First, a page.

Take a break from trying to find the perfect Valentine's gift and let us tell you about the history of Valentine’s Day gifts and what a certain chosen gift could signify to your loved one.
Let’s start right back at the beginning...
A short history of Valentine's Day
When did Valentine’s Day start?
There are many stories associated with the origins of Valentine’s Day, including the Feast of Lupercalia from Roman times, celebrated from the 13th-15th of February. Part of the festival included a ‘matchmaking lottery’, where young men would be paired with a woman by drawing her name from a jar!
The origin of Valentine's Day itself is often associated with the story of Saint Valentine, unsurprisingly.
Although there are conflicting accounts (and at least three different people who the history books suggest could be him!), many believe Saint Valentine was a Roman priest, who was martyred.
The Encyclopedia Britannica states that:
“According to legend, St Valentine signed a letter “from your Valentine'' to his jailer’s daughter and this is often cited as the first Valentine’s note to be sent.
Another common legend states that he defied the Roman emperor’s orders and secretly married couples to spare the husbands from war.”
It was back in 496 AD that the 14th of February was designated in Christianity as the Feast of Saint Valentine, by Pope Gelasius. So, it has been around for a while!
Moving forward a few centuries, Valentine’s Day and its celebration that we may feel more familiar with started around the 14th Century and is referred to in a poem by Geoffrey Chaucer. By the 1500s, sending romantic messages, verses and poems became popular, both in person and anonymously, and records show that by this time the 14th of February was formally referred to as a ‘festival of love’.
Shakespeare even mentions Saint Valentine’s Day in two of his plays, both A Midsummer Night’s Dream (c.1600) and Hamlet (c.1609).
It is in Samuel Pepys's diaries, from 1661, that we find find mention of actual Valentine's gifts, given by men to women they are trying to impress. Samuel himself refers to a special shopping trip with his wife, where he buys her some nice gloves. Lucky lady!
It wasn’t until the 1700s that the sending of Valentine’s cards became more common. Interestingly, the sentiment of secret love messages and the showering of gifts came well before traditional cards.
As with the Christmas card, it wasn’t until the Victorian times that printed cards became widely available, although handmade cards remained popular, as they do today.
A short history of Valentine's gifts
Why are flowers and chocolates a popular Valentine’s gift?
Flowers and a box of chocolates have a long history as Valentine's gifts. They have been the most traditional (and perhaps the most ‘obvious’!) selection, since the 1900s.
In Victorian times, types of flowers were given different meanings. There was a widely accepted ‘language of flowers’. Therefore, your choice of flowers could add an extra layer of romance, depending on the selection.
The red rose means ‘deep love’. Unsurprisingly, therefore, it is still the most popular flower of choice for Valentine’s Day - with 250 million produced each year. The red rose was also the favourite flower of Aphrodite, the Goddess of Love, according to Greek mythology.
As for Valentine's chocolate gifts, in the lead-up to Valentine’s Day, nearly £300 million is spent on chocolate each year worldwide. However, boxes of chocolates have only been widely available for just over 150 years. Chocolate was a luxury item for a long time following its discovery - expensive and exclusive.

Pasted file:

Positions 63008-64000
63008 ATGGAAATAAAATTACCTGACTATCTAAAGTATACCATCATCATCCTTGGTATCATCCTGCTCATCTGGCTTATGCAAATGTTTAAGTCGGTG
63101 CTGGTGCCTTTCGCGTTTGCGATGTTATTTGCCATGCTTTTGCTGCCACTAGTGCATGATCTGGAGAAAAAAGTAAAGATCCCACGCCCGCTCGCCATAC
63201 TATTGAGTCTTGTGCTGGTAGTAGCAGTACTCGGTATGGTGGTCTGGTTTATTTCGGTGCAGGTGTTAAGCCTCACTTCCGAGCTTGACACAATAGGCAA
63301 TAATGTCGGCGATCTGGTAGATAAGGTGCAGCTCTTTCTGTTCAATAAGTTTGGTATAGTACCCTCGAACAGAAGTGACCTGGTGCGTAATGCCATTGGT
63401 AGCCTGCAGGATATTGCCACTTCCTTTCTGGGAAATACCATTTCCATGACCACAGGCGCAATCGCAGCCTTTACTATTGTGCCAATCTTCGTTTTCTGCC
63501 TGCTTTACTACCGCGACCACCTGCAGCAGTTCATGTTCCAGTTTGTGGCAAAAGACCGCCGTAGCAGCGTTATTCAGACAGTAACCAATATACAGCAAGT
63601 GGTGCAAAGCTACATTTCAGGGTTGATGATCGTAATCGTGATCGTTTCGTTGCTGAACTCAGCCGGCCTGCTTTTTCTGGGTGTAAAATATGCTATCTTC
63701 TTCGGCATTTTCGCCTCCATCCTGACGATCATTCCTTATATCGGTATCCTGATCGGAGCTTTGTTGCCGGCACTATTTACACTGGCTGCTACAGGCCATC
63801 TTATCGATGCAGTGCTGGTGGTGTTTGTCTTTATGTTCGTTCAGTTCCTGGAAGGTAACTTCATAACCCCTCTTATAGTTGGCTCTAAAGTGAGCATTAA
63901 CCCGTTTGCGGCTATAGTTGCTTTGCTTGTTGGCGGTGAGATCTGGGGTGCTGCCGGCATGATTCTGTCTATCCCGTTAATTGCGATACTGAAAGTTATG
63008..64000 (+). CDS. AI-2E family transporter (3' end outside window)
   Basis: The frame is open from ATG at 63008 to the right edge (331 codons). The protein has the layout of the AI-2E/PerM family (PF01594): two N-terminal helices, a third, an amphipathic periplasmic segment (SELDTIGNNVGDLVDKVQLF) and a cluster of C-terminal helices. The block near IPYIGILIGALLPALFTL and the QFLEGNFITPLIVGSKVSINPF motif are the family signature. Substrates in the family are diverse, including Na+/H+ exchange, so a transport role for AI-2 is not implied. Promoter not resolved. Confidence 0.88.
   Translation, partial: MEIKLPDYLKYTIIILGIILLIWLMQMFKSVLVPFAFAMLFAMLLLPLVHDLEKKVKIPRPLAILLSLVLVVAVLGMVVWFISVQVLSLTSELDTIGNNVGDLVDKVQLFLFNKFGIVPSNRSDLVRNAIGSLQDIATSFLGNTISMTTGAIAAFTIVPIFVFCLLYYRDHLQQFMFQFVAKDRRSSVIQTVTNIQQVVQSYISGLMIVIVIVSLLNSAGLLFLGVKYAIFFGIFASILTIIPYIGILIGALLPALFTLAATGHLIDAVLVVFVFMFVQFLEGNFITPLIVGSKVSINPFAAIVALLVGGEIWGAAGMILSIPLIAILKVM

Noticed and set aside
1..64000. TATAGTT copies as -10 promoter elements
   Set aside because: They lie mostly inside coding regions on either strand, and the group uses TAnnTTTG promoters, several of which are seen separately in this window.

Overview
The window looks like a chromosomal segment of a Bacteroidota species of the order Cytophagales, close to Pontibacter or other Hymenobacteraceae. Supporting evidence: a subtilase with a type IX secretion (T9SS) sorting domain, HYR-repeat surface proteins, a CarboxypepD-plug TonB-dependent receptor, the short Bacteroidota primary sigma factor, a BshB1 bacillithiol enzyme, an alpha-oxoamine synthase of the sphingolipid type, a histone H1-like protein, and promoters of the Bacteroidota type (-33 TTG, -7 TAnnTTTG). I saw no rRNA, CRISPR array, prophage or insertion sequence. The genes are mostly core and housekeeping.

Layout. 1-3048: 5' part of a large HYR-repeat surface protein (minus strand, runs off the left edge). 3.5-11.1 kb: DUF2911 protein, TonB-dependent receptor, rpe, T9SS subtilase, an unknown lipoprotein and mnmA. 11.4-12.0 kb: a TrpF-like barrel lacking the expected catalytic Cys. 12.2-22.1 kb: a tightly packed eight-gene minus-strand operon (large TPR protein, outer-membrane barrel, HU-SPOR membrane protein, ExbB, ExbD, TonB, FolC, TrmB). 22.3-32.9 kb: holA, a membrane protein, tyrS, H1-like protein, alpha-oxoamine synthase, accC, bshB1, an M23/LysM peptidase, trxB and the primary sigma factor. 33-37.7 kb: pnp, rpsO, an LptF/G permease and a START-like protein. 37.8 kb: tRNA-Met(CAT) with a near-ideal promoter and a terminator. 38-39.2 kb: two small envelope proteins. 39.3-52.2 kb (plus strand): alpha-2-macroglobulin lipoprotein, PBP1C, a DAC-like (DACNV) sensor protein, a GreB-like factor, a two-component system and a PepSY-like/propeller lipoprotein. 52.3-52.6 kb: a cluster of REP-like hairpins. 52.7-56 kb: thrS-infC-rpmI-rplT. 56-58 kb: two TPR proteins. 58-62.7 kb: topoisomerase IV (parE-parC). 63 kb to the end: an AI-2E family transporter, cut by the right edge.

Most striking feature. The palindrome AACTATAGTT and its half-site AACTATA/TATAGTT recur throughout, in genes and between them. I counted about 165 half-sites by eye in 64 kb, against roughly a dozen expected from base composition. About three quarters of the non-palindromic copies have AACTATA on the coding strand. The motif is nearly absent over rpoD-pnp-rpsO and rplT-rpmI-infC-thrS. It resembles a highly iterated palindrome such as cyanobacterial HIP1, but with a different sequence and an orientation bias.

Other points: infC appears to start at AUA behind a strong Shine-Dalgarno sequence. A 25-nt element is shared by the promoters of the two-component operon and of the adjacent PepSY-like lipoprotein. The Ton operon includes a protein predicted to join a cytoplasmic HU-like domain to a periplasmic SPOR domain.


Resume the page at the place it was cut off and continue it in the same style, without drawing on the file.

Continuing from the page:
Chocolate beans were first imported to Spain from South America in 1528 and ‘enjoyed’ as a bitter hot drink. It wasn’t commercially available until over 200 years later when the first chocolate bar was introduced by the Fry Company in 1847.
The first box of chocolates was created by Richard Cadbury, (yes that Cadbury...from Cadbury’s). He even designed the first heart-shaped box in the 1860s. They were most sought after, not only for the contents but also because the beautiful boxes were precious keepsakes. (...Now, that sounds familiar - gorgeous gift boxes that can be kept or reused...!).
Chocolate’s association with Valentine’s Day is also linked to the belief it is a powerful aphrodisiac - the perfect gift for your lover! Whilst there is no scientific evidence to prove that chocolate (or any food for that matter) can biologically stimulate feelings of desire - the placebo effect is incredibly powerful. If you feel special, feel spoilt, feel surprised and then taste a delicious array of flavours, then there is no doubt you are going to get an incredible boost of happy hormones.
Why does Valentine’s Day gift-giving remain so popular after all these years?
The rush of serotonin upon receiving a special and thoughtful gift is the whole reason Valentine’s remains a special occasion for many.
The look on someone’s face when they receive a romantic gift
...the feeling of satisfaction when you have chosen something meaningful
...the reaction to a wonderful surprise
...perhaps, even the joy (and nerves) of sending an anonymous present to someone you have secretly admired...and the anticipation of their response
...it is the epitome of taking joy from gifting.
Be part of the history of Valentine's gifts this year
Now you know the history - what are you going to buy this year for Valentine's Day?
We highly recommend you choose a specially curated hamper, laced with romantic meanings and packed with delicious, sensual treats to enjoy together. From Prosecco to gourmet popcorn, to chocolate there is a lot to explore.